Reading Birdie and Minister Without Portfolio felt like swimming in molasses, so I was hoping that The Hero’s Walk would let me conclude this year’s Canada Reads reading on a positive note.
Like Bone and Bread, The Hero’s Walk focuses on the effects of an unexpected death in a family. While it didn’t amaze me in the same way as The Illegal did, it left a very good impression with its portrait of intra-familial conflict and upheaval. Among other things, we encounter a father who sees himself as an ordinary man, a mother mourning the life she could never achieve, and a grandchild who seems to be holding a grudge against her grandfather.
The Illegal set the bar impossibly high for the other four Canada Reads books, but this book came very close to clearing it. If Lawrence Hill’s book gets an early exit, I have no qualms in supporting The Hero’s Walk.
That’s four out of five books I’ve read for this year’s edition of Canada Reads.
This book started off with a lot of promise. The main character, Henry Hayward, goes through a few events which send him reeling into uncertainty. I was looking forward to reading how his recovery would play out, but when I was done, nothing stayed with me. Granted, the writing is such that I didn’t see major plot points coming, especially in the beginning. I thought that characteristic worked in this book’s favour.
Unfortunately, the most positive thing I can say about this book is that I finished it.
I’m hopeful that Adam Copeland can elucidate the strengths of this book which I missed. However, unless the next book blows me away, I’ll be rooting for The Illegal to win Canada Reads this year.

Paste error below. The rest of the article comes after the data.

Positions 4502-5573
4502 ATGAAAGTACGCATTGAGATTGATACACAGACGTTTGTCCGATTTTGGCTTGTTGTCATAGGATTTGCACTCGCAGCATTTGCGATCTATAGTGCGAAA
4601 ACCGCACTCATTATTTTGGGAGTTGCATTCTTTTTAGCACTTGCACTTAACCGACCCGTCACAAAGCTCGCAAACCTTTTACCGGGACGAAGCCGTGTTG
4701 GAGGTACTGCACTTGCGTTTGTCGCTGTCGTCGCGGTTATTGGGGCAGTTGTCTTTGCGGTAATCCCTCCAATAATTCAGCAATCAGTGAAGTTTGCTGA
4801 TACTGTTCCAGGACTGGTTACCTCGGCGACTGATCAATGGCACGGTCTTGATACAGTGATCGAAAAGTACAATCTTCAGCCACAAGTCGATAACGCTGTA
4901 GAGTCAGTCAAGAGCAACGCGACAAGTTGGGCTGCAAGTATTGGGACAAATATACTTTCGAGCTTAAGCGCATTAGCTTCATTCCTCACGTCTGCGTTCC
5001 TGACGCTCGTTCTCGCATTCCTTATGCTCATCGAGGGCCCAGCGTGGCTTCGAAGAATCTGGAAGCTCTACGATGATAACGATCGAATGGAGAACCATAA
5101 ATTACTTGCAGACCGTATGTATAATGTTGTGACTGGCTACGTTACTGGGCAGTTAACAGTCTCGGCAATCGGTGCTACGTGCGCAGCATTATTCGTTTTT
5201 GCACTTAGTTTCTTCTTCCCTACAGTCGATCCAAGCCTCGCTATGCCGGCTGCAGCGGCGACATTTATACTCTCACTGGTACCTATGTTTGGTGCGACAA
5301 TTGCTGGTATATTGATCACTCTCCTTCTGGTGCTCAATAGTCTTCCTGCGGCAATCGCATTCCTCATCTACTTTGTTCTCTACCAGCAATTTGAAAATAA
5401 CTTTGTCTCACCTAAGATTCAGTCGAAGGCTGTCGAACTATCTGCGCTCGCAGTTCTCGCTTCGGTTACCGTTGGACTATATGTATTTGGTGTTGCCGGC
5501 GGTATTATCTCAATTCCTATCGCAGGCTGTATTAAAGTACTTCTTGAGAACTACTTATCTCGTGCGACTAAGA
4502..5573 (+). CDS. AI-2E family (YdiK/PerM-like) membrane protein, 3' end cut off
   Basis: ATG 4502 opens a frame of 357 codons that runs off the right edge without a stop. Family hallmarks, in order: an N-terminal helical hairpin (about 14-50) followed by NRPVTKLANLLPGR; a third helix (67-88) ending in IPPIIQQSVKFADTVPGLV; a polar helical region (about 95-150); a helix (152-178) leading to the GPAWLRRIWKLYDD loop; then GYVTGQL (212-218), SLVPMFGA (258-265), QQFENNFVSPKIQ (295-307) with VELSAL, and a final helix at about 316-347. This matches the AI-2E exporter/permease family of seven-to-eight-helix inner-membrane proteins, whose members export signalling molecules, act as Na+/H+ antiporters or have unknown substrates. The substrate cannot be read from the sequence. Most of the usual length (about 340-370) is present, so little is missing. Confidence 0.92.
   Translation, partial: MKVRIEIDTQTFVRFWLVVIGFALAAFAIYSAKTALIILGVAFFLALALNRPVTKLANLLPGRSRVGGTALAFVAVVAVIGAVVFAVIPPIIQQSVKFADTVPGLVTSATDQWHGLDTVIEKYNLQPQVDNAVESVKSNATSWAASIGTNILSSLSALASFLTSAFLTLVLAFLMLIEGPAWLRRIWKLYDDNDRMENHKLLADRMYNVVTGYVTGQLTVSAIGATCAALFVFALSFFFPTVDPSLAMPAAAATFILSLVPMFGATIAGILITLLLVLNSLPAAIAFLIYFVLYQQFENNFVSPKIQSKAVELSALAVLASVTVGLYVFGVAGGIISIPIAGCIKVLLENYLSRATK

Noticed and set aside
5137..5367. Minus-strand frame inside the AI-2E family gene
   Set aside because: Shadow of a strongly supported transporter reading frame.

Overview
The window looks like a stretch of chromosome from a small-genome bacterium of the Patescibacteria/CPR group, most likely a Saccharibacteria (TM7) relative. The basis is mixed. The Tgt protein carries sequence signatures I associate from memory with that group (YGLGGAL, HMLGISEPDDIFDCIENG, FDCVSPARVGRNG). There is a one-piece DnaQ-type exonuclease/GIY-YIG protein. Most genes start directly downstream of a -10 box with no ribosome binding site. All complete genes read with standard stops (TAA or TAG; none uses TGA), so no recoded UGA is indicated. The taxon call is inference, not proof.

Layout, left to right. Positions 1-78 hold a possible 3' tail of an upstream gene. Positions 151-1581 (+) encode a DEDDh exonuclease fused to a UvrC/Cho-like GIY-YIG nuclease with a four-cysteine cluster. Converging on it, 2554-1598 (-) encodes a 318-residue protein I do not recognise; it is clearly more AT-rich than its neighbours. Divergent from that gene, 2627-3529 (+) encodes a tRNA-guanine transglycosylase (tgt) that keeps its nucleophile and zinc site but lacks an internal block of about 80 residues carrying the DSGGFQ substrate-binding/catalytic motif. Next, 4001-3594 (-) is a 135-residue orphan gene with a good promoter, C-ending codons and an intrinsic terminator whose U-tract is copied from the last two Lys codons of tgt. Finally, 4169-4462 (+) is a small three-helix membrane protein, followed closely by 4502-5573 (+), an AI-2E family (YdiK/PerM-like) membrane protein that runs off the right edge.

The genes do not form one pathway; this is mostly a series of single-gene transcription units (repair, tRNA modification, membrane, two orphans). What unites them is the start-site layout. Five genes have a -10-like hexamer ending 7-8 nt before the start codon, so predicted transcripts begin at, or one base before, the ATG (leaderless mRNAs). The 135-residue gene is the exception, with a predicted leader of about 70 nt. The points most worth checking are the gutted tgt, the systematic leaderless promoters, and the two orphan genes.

Now that I’ve read Bone & Bread by Saleema Nawaz, I’ve read three out of the five books shortlisted for Canada Reads.
Thanks to this year’s Canada Reads q Broadcast, before reading this book, I knew that there was a character who lost both of her parents and her sister. Thankfully, this knowledge didn’t affect my enjoyment of this book in any way. (For the record, I avoid book reviews and summaries before reading any books.)
Speaking of enjoyment, I didn’t find it as compelling as The Illegal, even though it treads on some of the same subject matter. However, I believe that this book strongly adheres to the theme of starting over. Beena (the character I was referring to beforehand) copes with tremendous personal tragedy while struggling to maintain a relationship with her son, Quinn. On top of that, Quinn also wants to start over and have a relationship with with his father. Considering how the relationship with my own father has crumbled to pieces, this point continues to hit home even after finishing the book.
I hope Farah Mohamed has other angles upon which to elucidate the strength of Bone & Bread. While The Illegal is still the frontrunner in my mind, make no mistake – it is definitely not the only strong book in this year’s Canada Reads shortlist.
For all of the Canada Reads debates I’ve attended, I’ve never read all of the shortlisted books in any given year. I got the jump on changing that last week; when I noticed that one library branch had three of this year’s books available, I borrowed all of them at once. Meanwhile, I’m keeping my eyes peeled for the book which has thus far been the hardest to get. At press time, it has 150 holds on it with only seven copies available for distribution. Fortunately, in an early example of the Canada Reads Effect, copies are being ordered.
This afternoon, I finished reading book number two: Birdie by Tracey Lindberg.
I must confess that even though I was able to finish this book, I didn’t enjoy it like The Illegal. Whereas that book was a literary thrill ride, reading Birdie sometimes felt like a boring long-term homework assignment. In some ways, I actually wish I was studying it for an English course; I would have been more inclined to pay attention to the threads which the author weaves throughout. With that said, I did notice that Ms. Lindberg has a way with words which results in many memorable passages throughout her book. In retrospect, I wish I had an example for this blog entry.